Qualcomm (NASDAQ:QCOM) recently unveiled a new reference design for virtual reality (VR) headsets, powered by its upcoming Snapdragon 845 chipset. The announcement seems early, since VR headsets based on Qualcomm's prior Snapdragon 835 design are just hitting the market.
Like the 835 headset, the 845 headset features eye-tracking technology and 2K-per-eye resolution displays, while its tracking cameras let users "see" their own hands in virtual space. However, it also adds room-scale positional tracking with onboard cameras, and reportedly offers 30% better graphics performance and 30% more power efficiency than the 835.
The addition of room-scale tracking and higher-fidelity graphics could bring Snapdragon-powered stand-alone VR headsets within striking distance of higher-end PC-based devices, like the HTC Vive; or console-based ones, like Sony's PlayStation VR.
Let's dig deeper into Qualcomm's VR efforts to understand what they mean for the company and the fledgling industry.
Qualcomm already has a foothold in the market
Qualcomm's mobile chips already power the vast majority of Android phones. Therefore, anyone who has put a smartphone into a Cardboard or Gear VR-like viewer has likely seen a Qualcomm chipset power a VR app.
Over the past year, device makers realized that three problems throttled sales of higher-end VR headsets like Facebook's (NASDAQ:FB) Oculus Rift: their high prices, their need to be tethered to high-end PCs, and the cumbersome setup of wires and tracking cameras.
Mobile-based headsets eliminated many of those problems, but they lagged behind in graphical horsepower. Repeatedly placing the phone in the headset -- and switching between mobile and VR modes -- was also clumsy and inefficient.
That's why VR headset makers started developing stand-alone headsets based on mobile technology. Facebook's Oculus Go, a $199 stand-alone headset it introduced last October, is powered by Qualcomm's Snapdragon 821 chipset, which was launched in 2016.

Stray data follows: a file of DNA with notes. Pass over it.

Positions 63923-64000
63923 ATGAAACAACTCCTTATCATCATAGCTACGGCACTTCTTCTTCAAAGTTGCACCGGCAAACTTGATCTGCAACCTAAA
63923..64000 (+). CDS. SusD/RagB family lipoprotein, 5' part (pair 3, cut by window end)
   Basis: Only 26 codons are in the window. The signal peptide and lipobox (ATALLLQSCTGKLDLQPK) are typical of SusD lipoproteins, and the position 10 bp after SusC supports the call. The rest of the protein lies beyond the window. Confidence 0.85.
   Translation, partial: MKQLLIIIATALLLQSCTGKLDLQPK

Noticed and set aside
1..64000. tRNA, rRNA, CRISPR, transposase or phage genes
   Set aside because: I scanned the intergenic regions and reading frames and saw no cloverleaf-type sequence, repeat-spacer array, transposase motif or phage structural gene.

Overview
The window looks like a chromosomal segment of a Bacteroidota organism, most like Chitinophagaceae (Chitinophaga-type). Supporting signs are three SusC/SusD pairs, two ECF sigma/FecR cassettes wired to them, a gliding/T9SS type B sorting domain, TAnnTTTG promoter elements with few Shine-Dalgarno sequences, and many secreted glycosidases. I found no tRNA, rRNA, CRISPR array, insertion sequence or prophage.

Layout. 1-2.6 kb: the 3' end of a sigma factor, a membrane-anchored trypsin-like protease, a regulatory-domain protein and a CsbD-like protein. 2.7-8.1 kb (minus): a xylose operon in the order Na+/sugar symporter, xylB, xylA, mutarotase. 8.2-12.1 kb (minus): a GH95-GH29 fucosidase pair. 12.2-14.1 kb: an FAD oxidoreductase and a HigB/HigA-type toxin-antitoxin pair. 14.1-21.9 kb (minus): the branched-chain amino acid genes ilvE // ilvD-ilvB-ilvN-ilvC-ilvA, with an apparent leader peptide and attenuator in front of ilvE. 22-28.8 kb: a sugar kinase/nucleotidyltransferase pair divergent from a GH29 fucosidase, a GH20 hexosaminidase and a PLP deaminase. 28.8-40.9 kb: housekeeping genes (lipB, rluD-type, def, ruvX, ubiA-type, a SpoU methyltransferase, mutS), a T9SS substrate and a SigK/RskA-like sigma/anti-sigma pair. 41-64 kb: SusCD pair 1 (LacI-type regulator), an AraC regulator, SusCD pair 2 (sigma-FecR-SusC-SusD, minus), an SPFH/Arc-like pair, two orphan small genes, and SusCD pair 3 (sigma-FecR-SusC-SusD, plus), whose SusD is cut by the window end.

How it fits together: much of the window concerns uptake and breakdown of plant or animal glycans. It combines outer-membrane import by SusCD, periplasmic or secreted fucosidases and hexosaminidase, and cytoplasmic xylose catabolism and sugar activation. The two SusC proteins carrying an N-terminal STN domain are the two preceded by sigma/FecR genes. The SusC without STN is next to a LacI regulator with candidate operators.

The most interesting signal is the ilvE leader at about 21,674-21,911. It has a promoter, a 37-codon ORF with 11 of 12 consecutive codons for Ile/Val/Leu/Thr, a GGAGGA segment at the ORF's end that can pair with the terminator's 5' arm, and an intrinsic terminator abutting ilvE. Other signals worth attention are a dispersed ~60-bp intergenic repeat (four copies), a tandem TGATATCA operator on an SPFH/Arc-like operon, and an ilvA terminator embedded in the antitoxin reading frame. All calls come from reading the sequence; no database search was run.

Qualcomm is faring much better than other chipmakers in this market. Intel (NASDAQ:INTC), for example, killed off its Project Alloy VR headset project last year due to a lack of interest from hardware partners. That was a significant setback for Intel, which was using the platform to showcase its Movidius visual processing units and RealSense depth-sensing cameras.
What does the VR market mean to Qualcomm?
IDC estimates that 13.7 million VR headsets were shipped last year. That number pales in comparison to the 1.47 billion smartphones that IDC estimates were shipped in 2017.
However, IDC also believes that VR headset shipments will rise at a compound annual growth rate of 56.1% between 2017 and 2021, reaching 81.2 million units by the end of the period.
So over the next few years, new reference designs for VR headsets could diversify Qualcomm's mobile chipmaking business away from the saturated smartphone market -- where it faces tough competition from cheaper chipmakers like MediaTek and first-party chips from original equipment manufacturers like Huawei.
Qualcomm also sells other reference designs and development kits for drones, auto infotainment and navigation systems, wearable devices, and Internet of Things devices. Together, these chips might help Qualcomm dominate new markets in the same way that it conquered the smartphone market.
The key takeaway
I'm still skeptical about virtual reality devices, since many pundits and companies previously overestimated the growth potential of the market. However, I believe that improvements in the technology -- like those seen with Qualcomm's stand-alone reference designs -- could eventually pave the way toward mainstream growth.
Suzanne Frey, an executive at Alphabet, is a member of The Motley Fool's board of directors. Leo Sun has no position in any of the stocks mentioned. The Motley Fool owns shares of and recommends Alphabet (A shares), Alphabet (C shares), and Facebook. The Motley Fool owns shares of Qualcomm and has the following options: short March 2018 $200 calls on Facebook and long March 2018 $170 puts on Facebook. The Motley Fool recommends Intel. The Motley Fool has a disclosure policy.